With affordable joints in the Village going the way of the Dodo, I'm awfully glad humble, dependable Suzie's is still holding firm on Bleecker. In a certain way, to me, this is what the Village should be all about: cheap, hot, decent meals for strivers who don't have a lot of dough and don't need a lot of glitz, just a place where they'll be treated decently, respected for the few bucks they've got, and can get ample fuel so they can go back home and newly attack their various endeavors.
Who Goes There? Suzie's Chinese Restaurant
Suzie's Chinese Restaurant. The name is so plain, so charmingly unassuming that it actually stands out on Bleecker Street because of its mundanity. Bars are still named in that this-is-my-joint way, and pizza places. But restaurants? I doubt Batali ever thought of calling any of his places Mario's Italian Restaurant.
Actually, the business' full name seems to be Suzie's Finest Chinese Cuisine. It's not, but it's good enough Americanized Chinese and cheap enough and served fast enough to keep this place—one of the only notable, sit-down Chinese eateries left in the Village—rooted in the same spot for 37 years. "We're very popular," whispered the cashier, cupping her hand over her mouth when she said "popular," so as to ward off the evil eye. Popular with whom? Locals? "Here, there," she said, gesturing in all directions. "Everywhere." (Also, I'm thinking, tons and tons of sometimes-drunken NYU students. It's open until 2 AM on weekends.) She then added another important attraction. "Clean!" The place was spotless, I had to admit. "It's important!" she said.
And meticulously maintained. My waiter removed each plate as soon as I put down my fork, and, when I moved the plastic stand advertising the specials, he quietly returned it to its original location a minute later. My water glass never got below the halfway mark. The unsentimental decor is standard Chinatown tacky: slick, soulless black tables and chairs, brass railings, Chinese lanterns, glass wall etching of goldfish. You'd think for a place that's nearly four decades old, there'd be some signs of age. And there is! One. But you have to look hard for it. Up, high up, past the criss-crossing beams, painted pitch black, is the space's original tin ceiling.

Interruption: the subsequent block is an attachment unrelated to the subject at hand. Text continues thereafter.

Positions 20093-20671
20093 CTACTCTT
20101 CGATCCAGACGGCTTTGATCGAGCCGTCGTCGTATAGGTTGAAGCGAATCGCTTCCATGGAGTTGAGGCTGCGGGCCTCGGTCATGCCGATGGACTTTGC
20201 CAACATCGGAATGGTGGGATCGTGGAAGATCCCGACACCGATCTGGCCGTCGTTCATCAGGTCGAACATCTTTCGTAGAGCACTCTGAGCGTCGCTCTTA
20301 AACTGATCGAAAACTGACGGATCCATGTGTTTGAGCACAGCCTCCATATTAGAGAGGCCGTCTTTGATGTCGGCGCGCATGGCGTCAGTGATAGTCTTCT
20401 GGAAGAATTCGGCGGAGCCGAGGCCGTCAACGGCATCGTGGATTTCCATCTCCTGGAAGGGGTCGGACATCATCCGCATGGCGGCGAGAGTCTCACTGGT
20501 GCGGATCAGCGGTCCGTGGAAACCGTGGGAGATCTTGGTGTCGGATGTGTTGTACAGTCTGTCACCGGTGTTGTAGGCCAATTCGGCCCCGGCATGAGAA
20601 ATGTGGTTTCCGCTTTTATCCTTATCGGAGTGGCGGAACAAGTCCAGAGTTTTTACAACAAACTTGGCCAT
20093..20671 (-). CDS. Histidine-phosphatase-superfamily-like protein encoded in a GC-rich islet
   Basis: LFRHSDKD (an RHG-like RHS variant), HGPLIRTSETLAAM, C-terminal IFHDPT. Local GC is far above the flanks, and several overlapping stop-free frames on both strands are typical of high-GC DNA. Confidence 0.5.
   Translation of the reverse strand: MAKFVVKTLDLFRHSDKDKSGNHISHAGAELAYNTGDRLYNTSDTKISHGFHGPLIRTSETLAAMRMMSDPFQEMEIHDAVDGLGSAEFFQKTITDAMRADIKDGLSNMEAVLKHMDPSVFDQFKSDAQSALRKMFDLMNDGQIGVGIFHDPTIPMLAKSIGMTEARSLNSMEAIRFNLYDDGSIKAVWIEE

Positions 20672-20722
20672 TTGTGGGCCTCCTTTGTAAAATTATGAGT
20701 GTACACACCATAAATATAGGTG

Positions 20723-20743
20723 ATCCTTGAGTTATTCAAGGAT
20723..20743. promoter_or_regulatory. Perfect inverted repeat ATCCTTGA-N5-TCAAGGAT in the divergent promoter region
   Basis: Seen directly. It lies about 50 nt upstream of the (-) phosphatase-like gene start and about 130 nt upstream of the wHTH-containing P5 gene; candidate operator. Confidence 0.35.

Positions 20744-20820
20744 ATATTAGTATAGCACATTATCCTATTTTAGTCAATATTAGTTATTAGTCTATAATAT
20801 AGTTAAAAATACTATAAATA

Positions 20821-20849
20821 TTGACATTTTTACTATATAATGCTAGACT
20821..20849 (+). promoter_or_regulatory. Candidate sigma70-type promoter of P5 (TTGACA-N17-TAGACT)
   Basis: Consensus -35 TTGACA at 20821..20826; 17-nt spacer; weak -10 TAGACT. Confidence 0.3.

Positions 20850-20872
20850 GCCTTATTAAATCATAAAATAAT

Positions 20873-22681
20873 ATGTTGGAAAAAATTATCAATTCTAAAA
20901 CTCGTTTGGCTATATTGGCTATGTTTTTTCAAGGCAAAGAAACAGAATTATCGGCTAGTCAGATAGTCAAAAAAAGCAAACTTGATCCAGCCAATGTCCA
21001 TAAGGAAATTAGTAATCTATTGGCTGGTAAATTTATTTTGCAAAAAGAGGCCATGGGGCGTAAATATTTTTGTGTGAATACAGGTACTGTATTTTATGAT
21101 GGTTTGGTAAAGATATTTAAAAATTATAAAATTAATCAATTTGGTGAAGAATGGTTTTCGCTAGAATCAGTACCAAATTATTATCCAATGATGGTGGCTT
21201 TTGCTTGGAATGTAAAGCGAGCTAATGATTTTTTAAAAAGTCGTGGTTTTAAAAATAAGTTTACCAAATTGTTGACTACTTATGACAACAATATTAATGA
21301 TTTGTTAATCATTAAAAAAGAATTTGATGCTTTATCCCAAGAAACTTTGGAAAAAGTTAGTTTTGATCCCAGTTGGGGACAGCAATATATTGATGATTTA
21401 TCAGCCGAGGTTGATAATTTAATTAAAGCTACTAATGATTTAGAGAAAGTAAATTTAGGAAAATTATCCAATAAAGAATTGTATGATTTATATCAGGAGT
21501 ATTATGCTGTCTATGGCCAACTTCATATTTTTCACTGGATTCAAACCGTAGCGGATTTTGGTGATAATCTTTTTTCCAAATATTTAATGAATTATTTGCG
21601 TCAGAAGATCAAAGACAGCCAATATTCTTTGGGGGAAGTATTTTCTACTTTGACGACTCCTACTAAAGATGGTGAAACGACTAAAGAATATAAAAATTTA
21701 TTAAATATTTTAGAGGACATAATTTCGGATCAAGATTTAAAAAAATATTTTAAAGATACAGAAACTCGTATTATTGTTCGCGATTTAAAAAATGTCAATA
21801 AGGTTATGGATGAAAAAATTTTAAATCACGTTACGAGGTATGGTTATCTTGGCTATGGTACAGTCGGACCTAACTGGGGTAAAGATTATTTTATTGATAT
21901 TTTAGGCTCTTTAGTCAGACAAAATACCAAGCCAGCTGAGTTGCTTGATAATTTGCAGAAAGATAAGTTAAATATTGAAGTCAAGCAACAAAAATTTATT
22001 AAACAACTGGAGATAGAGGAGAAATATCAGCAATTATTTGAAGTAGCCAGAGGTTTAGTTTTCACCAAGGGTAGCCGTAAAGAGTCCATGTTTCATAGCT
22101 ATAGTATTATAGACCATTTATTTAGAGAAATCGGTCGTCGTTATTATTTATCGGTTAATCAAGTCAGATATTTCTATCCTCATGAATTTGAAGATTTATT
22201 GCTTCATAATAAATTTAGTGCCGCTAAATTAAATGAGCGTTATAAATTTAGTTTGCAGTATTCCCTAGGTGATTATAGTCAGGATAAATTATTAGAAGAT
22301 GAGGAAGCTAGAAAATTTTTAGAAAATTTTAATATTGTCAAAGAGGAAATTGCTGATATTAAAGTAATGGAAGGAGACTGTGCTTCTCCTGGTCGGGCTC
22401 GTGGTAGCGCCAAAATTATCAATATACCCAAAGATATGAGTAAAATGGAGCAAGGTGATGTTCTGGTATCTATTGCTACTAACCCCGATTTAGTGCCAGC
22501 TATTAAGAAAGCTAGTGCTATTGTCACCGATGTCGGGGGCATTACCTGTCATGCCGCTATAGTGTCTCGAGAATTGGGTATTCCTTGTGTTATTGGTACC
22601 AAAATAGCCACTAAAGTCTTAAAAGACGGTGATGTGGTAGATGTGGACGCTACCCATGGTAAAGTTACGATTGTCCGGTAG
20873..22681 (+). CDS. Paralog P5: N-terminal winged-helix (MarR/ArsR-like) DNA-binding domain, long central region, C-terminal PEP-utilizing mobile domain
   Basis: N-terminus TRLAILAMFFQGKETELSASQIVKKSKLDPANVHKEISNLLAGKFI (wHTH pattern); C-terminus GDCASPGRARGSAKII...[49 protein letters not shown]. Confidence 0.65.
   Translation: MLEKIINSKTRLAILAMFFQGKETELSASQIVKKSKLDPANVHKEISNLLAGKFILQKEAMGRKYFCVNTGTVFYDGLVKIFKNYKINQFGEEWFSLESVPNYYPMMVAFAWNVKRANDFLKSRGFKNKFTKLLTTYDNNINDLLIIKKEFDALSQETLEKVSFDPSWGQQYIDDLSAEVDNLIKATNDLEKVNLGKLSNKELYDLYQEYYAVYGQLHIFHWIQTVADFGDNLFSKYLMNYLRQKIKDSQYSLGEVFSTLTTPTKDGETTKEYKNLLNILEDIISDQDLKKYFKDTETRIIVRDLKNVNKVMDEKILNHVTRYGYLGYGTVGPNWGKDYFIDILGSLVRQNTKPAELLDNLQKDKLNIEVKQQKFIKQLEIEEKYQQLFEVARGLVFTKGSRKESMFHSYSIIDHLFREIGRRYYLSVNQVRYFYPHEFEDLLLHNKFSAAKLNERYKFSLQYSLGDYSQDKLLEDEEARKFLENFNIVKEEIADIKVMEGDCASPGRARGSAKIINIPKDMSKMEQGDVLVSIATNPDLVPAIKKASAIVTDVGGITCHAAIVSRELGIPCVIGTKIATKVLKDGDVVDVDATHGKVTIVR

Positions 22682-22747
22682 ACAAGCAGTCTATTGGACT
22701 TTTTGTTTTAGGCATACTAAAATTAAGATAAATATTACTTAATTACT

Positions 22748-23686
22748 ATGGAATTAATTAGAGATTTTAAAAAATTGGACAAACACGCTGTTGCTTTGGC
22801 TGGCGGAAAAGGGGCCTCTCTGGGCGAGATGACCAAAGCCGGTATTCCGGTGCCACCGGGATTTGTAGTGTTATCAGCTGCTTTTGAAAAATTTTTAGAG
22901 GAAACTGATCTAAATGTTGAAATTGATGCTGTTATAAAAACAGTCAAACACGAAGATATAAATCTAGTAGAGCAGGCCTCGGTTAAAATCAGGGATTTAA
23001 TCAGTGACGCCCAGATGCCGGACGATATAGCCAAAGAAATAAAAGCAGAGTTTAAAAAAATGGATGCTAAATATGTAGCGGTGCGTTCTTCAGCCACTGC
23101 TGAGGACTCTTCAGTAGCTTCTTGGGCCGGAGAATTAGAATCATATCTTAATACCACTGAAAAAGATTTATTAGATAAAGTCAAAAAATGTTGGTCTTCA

Ninety percent of the sit-down customers the night I went were of Asian descent, and spoke in Chinese. One man was treating his elderly mother. The men tended to keep their winter coats and wool caps on; Suzie's has that kind of port-in-a-storm feel, even without the remnants of a blizzard outside. A couple of young, glamorous shopsters toting boutique bags chattered about the last two times they came to Suzie's—a touching devotion that tempered their otherwise vacuous, twittering auras. No one ordered the Blue Hawaiians and Zombies on the extensive retro cocktail list, as far as I could see.
The take-out customers, meanwhile, looked to my eyes to be sweetly grouchy Village veterans, aged and set in their way, but friendly enough. And of course there was a steady march of young delivery men entering and exiting, heads bowed from the cold. The hostess watched the front door like a mother at Christmas waiting for her children's arrival.
Suzie, by the way, is Suzie Ying, a woman with a large, black, bouffant hair style whose pictures—with Jackie Mason, Jackie Chan, Cindy Adams, George Pataki, David Dinkins—cover the front wall. She's retired. Her daughter, Julie Lau, now runs the restaurant. The Daily News seems to have reviewed this place a million times. It's a Daily News kind of place. That's not a bad thing.
—Brooks of Sheffield